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Results 1 to 9 of 9
  1. #1

    Default "Any ideas would be much appre

    "Any ideas would be much appreciated...

    My 1988 40 hp Evinrude has trouble starting & sometimes it won't start at all (at least I quit trying before it does). But if it does start, it runs flawlessly for the rest of the day even if I cut it on and off. So the initial start is the only problem. I've been starting it the same way for years and this has only developed in the last year or two, so I don't think it's human error (choking it too much, etc.)

    I don't know much about these things, but I thought about running a carburetor cleaner through it. Is this is a good idea? If so, what kind should I buy? If not, what should I do?

    Thanks..."

  2. #2
    Join Date
    May 2008
    Location
    Kent, the garden of England, UK
    Posts
    1,151

    Default If it runs well and idles as i

    If it runs well and idles as it should then it is rather unlikely that the carb needs cleaning. The only way to clean effectively is to dismantle and clean all the jets and passages properly.

    This has primer pump as opposed to a flap type choke ?? I think therefore the first thing to do is check that it is operating properly.

  3. #3

    Default "Thanks for the response. To a

    "Thanks for the response. To answer your question, I don't know for sure but I don't think so. There's a bulb on the gas line that I have to prime before cranking, so I'm thinking not. I'm ignorant, obviously.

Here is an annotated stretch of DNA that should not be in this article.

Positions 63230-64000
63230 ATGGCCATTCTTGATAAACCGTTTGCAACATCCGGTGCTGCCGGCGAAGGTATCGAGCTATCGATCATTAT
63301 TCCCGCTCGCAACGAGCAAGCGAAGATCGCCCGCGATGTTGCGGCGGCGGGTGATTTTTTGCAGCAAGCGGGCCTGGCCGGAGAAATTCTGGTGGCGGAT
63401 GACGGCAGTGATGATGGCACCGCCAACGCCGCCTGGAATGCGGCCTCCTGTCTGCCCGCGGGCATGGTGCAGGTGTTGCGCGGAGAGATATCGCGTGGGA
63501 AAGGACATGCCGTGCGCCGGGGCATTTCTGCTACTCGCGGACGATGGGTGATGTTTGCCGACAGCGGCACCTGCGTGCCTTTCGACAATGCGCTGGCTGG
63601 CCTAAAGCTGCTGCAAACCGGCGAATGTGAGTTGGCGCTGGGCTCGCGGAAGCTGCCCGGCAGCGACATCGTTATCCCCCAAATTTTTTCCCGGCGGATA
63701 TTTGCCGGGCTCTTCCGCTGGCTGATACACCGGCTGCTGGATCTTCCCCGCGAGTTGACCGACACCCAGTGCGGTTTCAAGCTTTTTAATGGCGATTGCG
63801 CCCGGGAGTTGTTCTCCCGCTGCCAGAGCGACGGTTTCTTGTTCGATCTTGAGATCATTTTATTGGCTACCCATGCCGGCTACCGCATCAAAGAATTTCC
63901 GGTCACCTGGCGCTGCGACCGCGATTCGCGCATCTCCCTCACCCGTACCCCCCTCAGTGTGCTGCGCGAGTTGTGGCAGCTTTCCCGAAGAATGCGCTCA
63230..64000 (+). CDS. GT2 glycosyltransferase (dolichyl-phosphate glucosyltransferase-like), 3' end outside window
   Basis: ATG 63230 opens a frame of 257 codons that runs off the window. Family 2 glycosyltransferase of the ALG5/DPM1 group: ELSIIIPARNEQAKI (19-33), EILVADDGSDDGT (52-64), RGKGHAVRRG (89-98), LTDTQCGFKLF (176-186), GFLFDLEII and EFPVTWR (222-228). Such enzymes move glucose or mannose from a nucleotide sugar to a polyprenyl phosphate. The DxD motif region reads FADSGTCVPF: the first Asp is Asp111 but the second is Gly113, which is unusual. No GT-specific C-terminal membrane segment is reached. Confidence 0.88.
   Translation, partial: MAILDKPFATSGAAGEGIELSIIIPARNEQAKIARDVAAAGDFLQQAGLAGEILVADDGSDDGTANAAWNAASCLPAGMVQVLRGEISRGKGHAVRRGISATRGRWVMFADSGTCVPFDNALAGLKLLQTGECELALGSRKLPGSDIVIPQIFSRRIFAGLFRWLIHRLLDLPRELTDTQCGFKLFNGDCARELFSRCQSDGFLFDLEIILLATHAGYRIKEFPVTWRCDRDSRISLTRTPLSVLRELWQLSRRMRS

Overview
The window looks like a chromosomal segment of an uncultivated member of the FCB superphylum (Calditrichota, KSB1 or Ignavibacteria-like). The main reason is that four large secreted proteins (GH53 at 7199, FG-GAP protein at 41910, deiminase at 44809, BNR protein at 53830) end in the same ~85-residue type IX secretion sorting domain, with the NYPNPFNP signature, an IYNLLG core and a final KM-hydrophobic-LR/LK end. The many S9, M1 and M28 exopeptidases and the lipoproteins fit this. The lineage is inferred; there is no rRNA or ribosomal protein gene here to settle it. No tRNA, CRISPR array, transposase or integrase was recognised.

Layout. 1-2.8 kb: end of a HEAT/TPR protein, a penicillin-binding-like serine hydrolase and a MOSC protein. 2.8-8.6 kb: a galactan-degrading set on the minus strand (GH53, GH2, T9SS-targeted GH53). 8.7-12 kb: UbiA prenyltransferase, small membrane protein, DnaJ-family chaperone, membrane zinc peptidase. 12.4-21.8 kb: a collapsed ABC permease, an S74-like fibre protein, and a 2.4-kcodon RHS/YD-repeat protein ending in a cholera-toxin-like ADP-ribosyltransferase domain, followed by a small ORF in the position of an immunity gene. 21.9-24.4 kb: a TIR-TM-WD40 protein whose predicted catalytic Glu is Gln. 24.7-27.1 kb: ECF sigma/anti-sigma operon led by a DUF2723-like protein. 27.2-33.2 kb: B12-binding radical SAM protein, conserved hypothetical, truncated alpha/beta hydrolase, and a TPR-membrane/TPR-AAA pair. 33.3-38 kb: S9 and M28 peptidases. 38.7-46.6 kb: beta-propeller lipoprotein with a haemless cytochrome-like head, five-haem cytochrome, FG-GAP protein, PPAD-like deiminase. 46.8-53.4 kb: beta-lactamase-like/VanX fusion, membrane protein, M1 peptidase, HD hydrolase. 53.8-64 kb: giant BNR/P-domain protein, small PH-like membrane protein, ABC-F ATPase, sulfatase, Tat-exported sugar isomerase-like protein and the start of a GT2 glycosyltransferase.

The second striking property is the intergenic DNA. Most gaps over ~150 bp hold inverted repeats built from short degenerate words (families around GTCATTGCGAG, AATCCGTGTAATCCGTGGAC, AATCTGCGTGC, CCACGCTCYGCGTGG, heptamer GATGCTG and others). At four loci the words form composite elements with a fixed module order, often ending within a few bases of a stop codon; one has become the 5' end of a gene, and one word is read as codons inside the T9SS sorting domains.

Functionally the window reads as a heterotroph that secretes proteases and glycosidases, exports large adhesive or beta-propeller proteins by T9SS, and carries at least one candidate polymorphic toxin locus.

"

  4. #4
    Join Date
    May 2008
    Location
    , Wisconsin, USA
    Posts
    384

    Default "That motor should have the pr

    "That motor should have the primer solinoid as opposed to a real choke. Look for a red lever that has what looks like a tire valve sticking out the top. Try turning that lever counter-clockwise when starting. If that helps, either the primer solinoid or the key switch or wiring has issues. Make sure you are advancing the throttle slightly when starting."

  5. #5

    Default "Dcramer - I tried turning

    "Dcramer -

    I tried turning the red lever and she cranked right up.

    I know you said it would either be a problem with the solenoid itself, the key switch or the wiring.

    Is there any way to narrow it down?

    Do you know about how much I could expect to pay a mechanic to fix something like this?

    I think he's charging between $40 and $50 an hour. Didn't know how involved it would be.

    Thanks for your time."

  6. #6
    Join Date
    Feb 2009
    Location
    perth, wa, Australia
    Posts
    956

    Default Any mechanic should be able to

    Any mechanic should be able to fix the problem in an hour as long as there isnt anything major wrong

  7. #7
    Join Date
    Feb 2001
    Location
    Central West Florida
    Posts
    11,934

    Default "Have someone press the key in

    "Have someone press the key in while you listen at the primer solenoid for a clicking sound.

    If no sound, possibly the ignition switch isn't providing the voltage to it.

    If a click is heard.... have the fuel primer bulb primed up hard, then remove one of the small primer hoses that lead from that solenoid to the engine (at the engine side), then press the key in. Fuel should shoot out of that small hose if all is well. Let us know what you find."